Few authors have noted the connection between the classical wages-fund doctrine and Smith's version of it. One was Henry Hoyt, who was governor of Pennsylvania from 1879 to 1883. In Protection versus Free Trade (1886), Hoyt credited Smith with having "laid down, as quite fundamental, this proposition… [as] one of the pillars of his free-trade system." He then categorized Smith's statement as a version of the wages-fund doctrine:
We shall see later on the essential vice of this statement as a statement of fact. It is not true that industry is limited by capital, and, as a matter of fact, there has never been any limitation on the employment of labor by reason of lack of capital. It is one mode of formulating the wages-fund theory.
Thirty years after Hoyt, Leopold Amery delivered a series of lectures in which he evaluated The Fallacies of Free Trade, paying particular attention to Smith's "terminological inexactitude." Smith's concept of capital viewed the capital of a nation as merely an aggregate of individual capitals. The difference, Amery explained, was that an individual's capital "is the result of saving, and grows by saving from profits or by credit based on profits" while the capital of a nation, "grows by the exercise of the qualities and energies of which it consists." In the jargon of systems dynamics, Smith mistook a stock for a flow.

Amery subsequently served as a conservative Member of Parliament from 1911 to 1945 and was best known for a Commons speech he gave in 1940, following the Allied retreat from Norway. In that speech he criticized the government's conduct of the campaign and concluded with a quotation from Oliver Cromwell, "You have sat too long for any good you have been doing lately. Depart, I say, and let us have done with you. In the name of God, go!" Three days later, after surviving a motion of no confidence with a greatly reduced majority, the Conservative government of Neville Chamberlain resigned.

As Hoyt had done, Amery identified Smith's error with the wages-fund doctrine but also with "its daughter fallacy," which he specified as "the restriction of output":
It is upon this confusion, upon this terminological inexactitude, that they have based their exposition of many a plausible and mischievous fallacy - the long since exploded "wages fund" theory for instance, with its enduring legacy of class hatred, and with its daughter fallacy, the restriction of output, a fallacy involving most harmful consequences to the prosperity of the working man…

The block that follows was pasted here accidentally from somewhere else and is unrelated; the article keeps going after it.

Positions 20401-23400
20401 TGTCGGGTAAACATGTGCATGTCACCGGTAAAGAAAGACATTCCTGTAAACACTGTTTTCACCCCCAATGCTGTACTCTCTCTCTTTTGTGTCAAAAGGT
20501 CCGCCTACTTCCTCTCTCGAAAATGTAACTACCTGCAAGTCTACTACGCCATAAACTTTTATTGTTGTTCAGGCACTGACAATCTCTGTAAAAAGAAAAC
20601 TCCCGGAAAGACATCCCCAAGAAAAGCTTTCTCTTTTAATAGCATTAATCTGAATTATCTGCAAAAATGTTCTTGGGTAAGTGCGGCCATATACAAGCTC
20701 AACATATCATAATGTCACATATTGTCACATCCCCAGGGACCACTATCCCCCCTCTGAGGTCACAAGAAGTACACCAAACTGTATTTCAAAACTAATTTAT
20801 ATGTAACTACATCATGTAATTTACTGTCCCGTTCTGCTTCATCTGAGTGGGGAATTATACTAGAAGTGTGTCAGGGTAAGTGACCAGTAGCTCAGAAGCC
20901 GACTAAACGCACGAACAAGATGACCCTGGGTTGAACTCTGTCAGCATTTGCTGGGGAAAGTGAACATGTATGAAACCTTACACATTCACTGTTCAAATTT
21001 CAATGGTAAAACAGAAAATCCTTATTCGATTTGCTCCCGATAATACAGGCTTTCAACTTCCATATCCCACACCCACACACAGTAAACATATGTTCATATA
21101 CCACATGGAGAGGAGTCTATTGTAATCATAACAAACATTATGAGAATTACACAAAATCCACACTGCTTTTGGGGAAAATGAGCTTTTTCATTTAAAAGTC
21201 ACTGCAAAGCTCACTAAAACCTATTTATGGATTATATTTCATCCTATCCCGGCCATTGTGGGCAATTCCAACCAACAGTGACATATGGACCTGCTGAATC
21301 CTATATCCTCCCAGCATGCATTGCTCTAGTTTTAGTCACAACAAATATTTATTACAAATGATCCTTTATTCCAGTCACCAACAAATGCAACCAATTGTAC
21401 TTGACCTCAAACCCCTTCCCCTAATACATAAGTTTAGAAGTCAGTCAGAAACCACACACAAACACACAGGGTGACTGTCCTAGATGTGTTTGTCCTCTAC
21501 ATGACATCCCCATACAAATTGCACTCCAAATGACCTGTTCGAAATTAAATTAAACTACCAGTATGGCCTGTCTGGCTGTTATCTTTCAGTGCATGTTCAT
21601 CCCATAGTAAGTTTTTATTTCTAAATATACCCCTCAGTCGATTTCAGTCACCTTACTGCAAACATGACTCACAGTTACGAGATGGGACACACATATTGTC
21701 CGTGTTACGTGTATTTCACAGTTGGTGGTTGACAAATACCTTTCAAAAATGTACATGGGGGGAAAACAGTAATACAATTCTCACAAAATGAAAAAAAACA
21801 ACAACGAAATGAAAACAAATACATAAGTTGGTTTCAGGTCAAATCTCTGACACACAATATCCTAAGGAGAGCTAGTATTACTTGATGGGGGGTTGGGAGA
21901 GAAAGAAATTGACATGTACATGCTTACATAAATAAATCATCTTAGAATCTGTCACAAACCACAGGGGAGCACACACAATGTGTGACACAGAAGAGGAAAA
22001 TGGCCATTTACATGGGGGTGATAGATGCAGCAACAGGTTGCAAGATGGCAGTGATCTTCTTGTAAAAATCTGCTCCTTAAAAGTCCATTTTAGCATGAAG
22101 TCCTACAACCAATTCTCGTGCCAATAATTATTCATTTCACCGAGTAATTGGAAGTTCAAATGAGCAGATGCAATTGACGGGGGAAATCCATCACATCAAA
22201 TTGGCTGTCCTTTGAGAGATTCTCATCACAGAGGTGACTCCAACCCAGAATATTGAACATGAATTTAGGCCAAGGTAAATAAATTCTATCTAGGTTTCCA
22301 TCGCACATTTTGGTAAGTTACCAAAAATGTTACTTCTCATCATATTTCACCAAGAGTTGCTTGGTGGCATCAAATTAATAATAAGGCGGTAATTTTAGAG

In contrast to the wages-fund doctrine, which was boldly proclaimed by the champions of free trade and laissez faire, this so-called "daughter fallacy" -- also known as the "theory of the lump of labour" -- had no suitors.

This peculiar lack of utterance was sometimes noted by its detractors. James McCleary, who served in the U.S. House of Representatives from 1893 to 1907, claimed there was an "oft-repeated error" behind statements from union leaders made to the congressional committee on labor on which he sat. "It was rarely if ever put into words," McClary wrote in 1912, "but it was the unspoken major premise of many an attempted syllogism, the unstated basis of many an appeal." Half a century later, steel industry executive William Caples observed that the alleged fallacy was "one of the most tenaciously held and generally least articulated of trade union beliefs..." Least articulated by the trade unionists themselves, that is. Opponents of trade unionism never tired of attributing the belief to those who "rarely if ever" professed it.

McCleary's and Caples's perception of an absence of overt statement is confirmed by full-text searching of thousands upon thousands of historical documents, newspapers, pamphlets, books and journal articles using synonyms and cognate phrases for the proverbial fixed amount of work to be done. Up until the 1860s declarative statements of those phrases occurred exclusively in texts authored by political economists, propounding some version of the orthodox wages-fund doctrine. When trade union leaders or advocates used the phrases, it was invariably either with conditional if-clauses or in refutations of the claims of orthodox political economy.

In the 1860s and after a remarkable metamorphosis took place. Just as the wages-fund doctrine was being refuted, repudiated and recanted by economists, there emerged a chorus of remonstrance against what John Wilson in the Quarterly Review called a "Unionist reading of the Wage-fund theory." As usual, no evidence was given of unionists stating any such view, only indignant assertions.